Acceptability evaluation of the use of virtual reality games in smoking-prevention education for high school students: Prospective observational study

Jong Long Guo, Hsiao Pei Hsu, Tzu Ming Lai, Mei Ling Lin, Chih Ming Chung, Chiu Mieh Huang*

*Corresponding author for this work

Research output: Contribution to journalReview articlepeer-review

8 Citations (Scopus)

Abstract

Background: Alternative forms of cigarettes, such as electronic cigarettes (e-cigarettes), are becoming increasingly common among adolescents. Many high schools now provide smoking-prevention education in an attempt to minimize the potential negative health effects and illness burdens e-cigarettes may induce in adolescents. However, it is often difficult to motivate young students to engage with traditional education regarding the harmful effects of tobacco; thus, the development of alternative approaches may be required. Objective: In this study, we aimed to conduct an acceptability evaluation of educational virtual reality games designed to support smoking-prevention measures. We based the acceptability evaluation on the following two experience types: game-playing and content-learning experiences. The paths by which these experience types affect the intention to abstain from smoking were also examined. Methods: We applied a prospective observational study design. We developed educational games based on three-dimensional virtual reality technology, in which participants operated joysticks to complete challenge tasks. To increase the possibility of the games fostering motivation to abstain from smoking, the ARCS motivational model (comprising attention, relevance, confidence, and satisfaction) was used as a framework during the games’ design. We measured the participants’ game-playing experiences by inquiring about the strength of the ARCS elements; content-learning experiences were measured using overall knowledge improvement and the perceived persuasiveness of the content. A total of 130 students participated in the program. Study hypotheses for this evaluation were derived from a literature review. We used partial least squares structural equation modeling to examine the proposed hypotheses. Results: Based on the responses of the students to questionnaire items concerning attention, relevance, confidence, and satisfaction in the context of the games, most students agreed or strongly agreed that the educational games were motivational, and that their game-playing experiences were positive. Regarding content-learning experiences, there was a significant improvement in knowledge (t129=25.67, P<.001), and most students perceived themselves as being persuaded to abstain from smoking. Attention, relevance, and satisfaction significantly influenced perceived persuasiveness (t=3.19, P<.001; t=4.28, P<.001; and t=3.49, P<.001, respectively); however, confidence did not (t=0.42, P=.67). Perceived persuasiveness, relevance, and satisfaction significantly influenced the intention to abstain from smoking (t=3.57, P<.001). In addition to directly affecting the intention to abstain from smoking, indirect effects were observed from both relevance and satisfaction to intention via perceived persuasiveness (t=2.87, P=.004 and t=2.11, P=.04, respectively). However, intention was not significantly influenced by knowledge improvement. Conclusions: Our findings revealed that the educational games were positively accepted by the participating students. This indicates that the integration of the ARCS framework and persuasive strategies is applicable for smoking-prevention education. We recommend that the games be included as teaching materials for smoking-prevention education.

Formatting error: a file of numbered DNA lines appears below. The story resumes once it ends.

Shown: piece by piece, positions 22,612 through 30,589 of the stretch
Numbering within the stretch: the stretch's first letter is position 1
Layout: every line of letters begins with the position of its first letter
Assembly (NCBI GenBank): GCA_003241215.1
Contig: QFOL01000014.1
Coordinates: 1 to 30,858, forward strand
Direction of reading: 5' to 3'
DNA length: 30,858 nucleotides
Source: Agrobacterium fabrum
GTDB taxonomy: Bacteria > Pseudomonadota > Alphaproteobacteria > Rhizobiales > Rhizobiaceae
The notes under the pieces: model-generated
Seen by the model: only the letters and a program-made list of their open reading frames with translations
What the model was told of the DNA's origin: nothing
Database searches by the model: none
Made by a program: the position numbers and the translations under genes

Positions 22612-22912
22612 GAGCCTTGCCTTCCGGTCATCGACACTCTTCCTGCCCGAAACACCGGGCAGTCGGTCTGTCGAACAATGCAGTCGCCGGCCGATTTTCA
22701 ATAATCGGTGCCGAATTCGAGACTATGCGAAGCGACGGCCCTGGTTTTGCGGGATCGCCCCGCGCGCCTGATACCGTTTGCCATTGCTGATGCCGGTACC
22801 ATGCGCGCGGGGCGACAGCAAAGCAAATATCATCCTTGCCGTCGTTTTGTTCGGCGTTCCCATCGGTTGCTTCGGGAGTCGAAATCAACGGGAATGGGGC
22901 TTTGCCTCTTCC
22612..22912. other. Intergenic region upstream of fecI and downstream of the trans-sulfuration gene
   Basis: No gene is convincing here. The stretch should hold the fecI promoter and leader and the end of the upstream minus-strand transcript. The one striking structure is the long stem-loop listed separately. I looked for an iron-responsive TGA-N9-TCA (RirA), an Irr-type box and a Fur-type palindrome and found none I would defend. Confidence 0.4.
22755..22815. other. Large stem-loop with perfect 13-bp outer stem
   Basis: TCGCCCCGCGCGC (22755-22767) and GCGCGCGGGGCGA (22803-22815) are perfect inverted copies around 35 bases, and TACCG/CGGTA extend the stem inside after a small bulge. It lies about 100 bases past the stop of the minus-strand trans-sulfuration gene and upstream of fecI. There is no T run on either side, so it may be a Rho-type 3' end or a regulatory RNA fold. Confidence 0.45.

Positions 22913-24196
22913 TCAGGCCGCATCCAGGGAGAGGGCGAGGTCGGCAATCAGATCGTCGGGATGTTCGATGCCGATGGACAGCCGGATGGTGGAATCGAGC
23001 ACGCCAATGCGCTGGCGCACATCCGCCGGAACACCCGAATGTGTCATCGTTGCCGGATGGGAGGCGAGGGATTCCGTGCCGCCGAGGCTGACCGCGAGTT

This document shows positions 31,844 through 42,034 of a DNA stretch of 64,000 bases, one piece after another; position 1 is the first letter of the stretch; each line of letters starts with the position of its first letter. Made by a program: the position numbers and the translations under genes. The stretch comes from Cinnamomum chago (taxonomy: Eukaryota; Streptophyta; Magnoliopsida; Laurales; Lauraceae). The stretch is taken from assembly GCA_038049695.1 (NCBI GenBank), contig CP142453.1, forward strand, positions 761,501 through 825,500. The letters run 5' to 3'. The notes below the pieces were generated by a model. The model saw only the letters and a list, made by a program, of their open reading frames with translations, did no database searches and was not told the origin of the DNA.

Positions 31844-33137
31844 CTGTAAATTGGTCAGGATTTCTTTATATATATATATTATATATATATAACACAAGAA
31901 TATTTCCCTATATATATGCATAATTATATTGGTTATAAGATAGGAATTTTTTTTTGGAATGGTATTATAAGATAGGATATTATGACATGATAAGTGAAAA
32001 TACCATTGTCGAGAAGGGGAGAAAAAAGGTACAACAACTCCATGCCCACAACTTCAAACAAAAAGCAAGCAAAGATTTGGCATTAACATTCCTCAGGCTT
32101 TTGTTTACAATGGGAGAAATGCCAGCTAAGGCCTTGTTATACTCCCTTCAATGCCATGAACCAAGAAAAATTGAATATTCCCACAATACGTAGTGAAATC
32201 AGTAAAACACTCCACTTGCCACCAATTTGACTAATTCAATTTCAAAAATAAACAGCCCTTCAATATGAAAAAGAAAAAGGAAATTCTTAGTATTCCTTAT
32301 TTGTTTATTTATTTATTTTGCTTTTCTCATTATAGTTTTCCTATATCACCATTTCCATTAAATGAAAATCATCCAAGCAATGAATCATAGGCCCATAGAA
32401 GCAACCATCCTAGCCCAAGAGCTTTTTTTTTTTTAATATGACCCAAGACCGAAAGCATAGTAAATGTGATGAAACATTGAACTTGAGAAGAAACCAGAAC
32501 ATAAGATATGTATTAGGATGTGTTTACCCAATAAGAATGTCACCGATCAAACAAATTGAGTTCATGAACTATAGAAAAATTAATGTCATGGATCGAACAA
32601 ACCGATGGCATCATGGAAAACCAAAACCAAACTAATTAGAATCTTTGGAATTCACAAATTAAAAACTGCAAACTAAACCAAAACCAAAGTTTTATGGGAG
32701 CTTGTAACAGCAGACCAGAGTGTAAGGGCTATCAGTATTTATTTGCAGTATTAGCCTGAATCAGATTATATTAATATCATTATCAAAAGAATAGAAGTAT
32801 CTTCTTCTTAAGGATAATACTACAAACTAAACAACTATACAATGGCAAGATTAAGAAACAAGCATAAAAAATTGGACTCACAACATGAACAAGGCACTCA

Original languageEnglish
Article numbere28037
JournalJournal of Medical Internet Research
Volume23
Issue number9
DOIs
Publication statusPublished - 2021 Sept

Keywords

  • ARCS motivation model
  • Behavioral intention
  • Educational games
  • Persuasiveness
  • Smoking prevention

ASJC Scopus subject areas

  • Health Informatics

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